still unsure why Google is continuing with its Chrome OS rather than rolling
its cloud efforts into Android. Chrome is focused on netbooks, which we view as
a dying product category," Misek wrote May 13.
disputes netbook sales have waned in the advent of Apple's iPad, but there is
still a major use case for them, argued Yankee Group analyst Zeus Kerravala.
hew well to the cloud-computing model, they are largely for media consumption,
such as watching movies or playing games, Kerravala wrote in a blog
users still rely on laptops, most of which run Windows "built for an era
of portability and not mobility with an optimized user experience." The
Chromebook, he maintained, offers the accessibility of cloud-hosted content
with the comfortable input mechanism of the keyboard.
research is focused around the thesis that the companies that find a way to
provide a high-quality, connected user experience will be the long-term winners
in this era of pervasive connectivity," Kerravala added. "With that
understanding, Chrome OS gives Google a legitimate shot at taking some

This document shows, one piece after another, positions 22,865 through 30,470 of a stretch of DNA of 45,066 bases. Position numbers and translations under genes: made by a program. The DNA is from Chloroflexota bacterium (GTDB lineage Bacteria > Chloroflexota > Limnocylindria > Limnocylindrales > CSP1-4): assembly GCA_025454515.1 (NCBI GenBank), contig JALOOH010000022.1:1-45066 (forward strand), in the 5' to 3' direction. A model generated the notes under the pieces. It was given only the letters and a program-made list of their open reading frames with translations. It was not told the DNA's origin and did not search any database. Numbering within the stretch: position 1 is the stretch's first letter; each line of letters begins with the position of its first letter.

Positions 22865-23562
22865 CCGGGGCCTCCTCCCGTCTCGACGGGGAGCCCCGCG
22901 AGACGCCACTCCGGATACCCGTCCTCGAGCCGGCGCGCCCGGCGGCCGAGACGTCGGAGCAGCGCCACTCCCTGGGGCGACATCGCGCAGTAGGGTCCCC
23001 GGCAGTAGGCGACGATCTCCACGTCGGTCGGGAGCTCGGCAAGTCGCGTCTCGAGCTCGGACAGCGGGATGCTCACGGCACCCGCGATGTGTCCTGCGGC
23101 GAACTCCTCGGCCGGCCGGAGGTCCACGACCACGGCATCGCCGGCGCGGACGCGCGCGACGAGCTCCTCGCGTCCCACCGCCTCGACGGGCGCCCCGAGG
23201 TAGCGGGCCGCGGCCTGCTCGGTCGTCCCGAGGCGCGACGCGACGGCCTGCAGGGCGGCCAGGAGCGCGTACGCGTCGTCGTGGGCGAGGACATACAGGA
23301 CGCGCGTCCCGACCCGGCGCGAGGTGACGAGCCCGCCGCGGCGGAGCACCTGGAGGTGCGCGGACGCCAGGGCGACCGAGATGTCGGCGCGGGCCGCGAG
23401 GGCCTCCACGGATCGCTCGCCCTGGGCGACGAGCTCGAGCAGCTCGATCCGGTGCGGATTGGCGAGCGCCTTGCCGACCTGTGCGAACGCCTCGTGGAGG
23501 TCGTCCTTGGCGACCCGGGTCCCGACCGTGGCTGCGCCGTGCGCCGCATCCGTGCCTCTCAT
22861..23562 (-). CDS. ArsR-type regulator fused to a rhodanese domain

corporate share from Microsoft."
after all, been one of Google's goals with Google Apps. Now, it has the OS
platform and hardware vehicles with which to drive its applications in the
noted that Google has still not solved the problem of using Google Apps while
offline the way users may do with Microsoft Office.
noted that eschewing traditional PC applications will narrow the scope of
Chromebooks, making them mostly unsuitable for everyday business use at this
Google Chrome Senior Vice President of Product Management Sundar Pichai noted
that offline support for Gmail, Google Docs, Google Calendar and dozens of
other applications are forthcoming.
hybrid architectures using cloud+offline to be the prevailing norm for a long
time to come, and I am going to guess that Windows will start featuring more
and more cloud services in its next release," Hilwa added.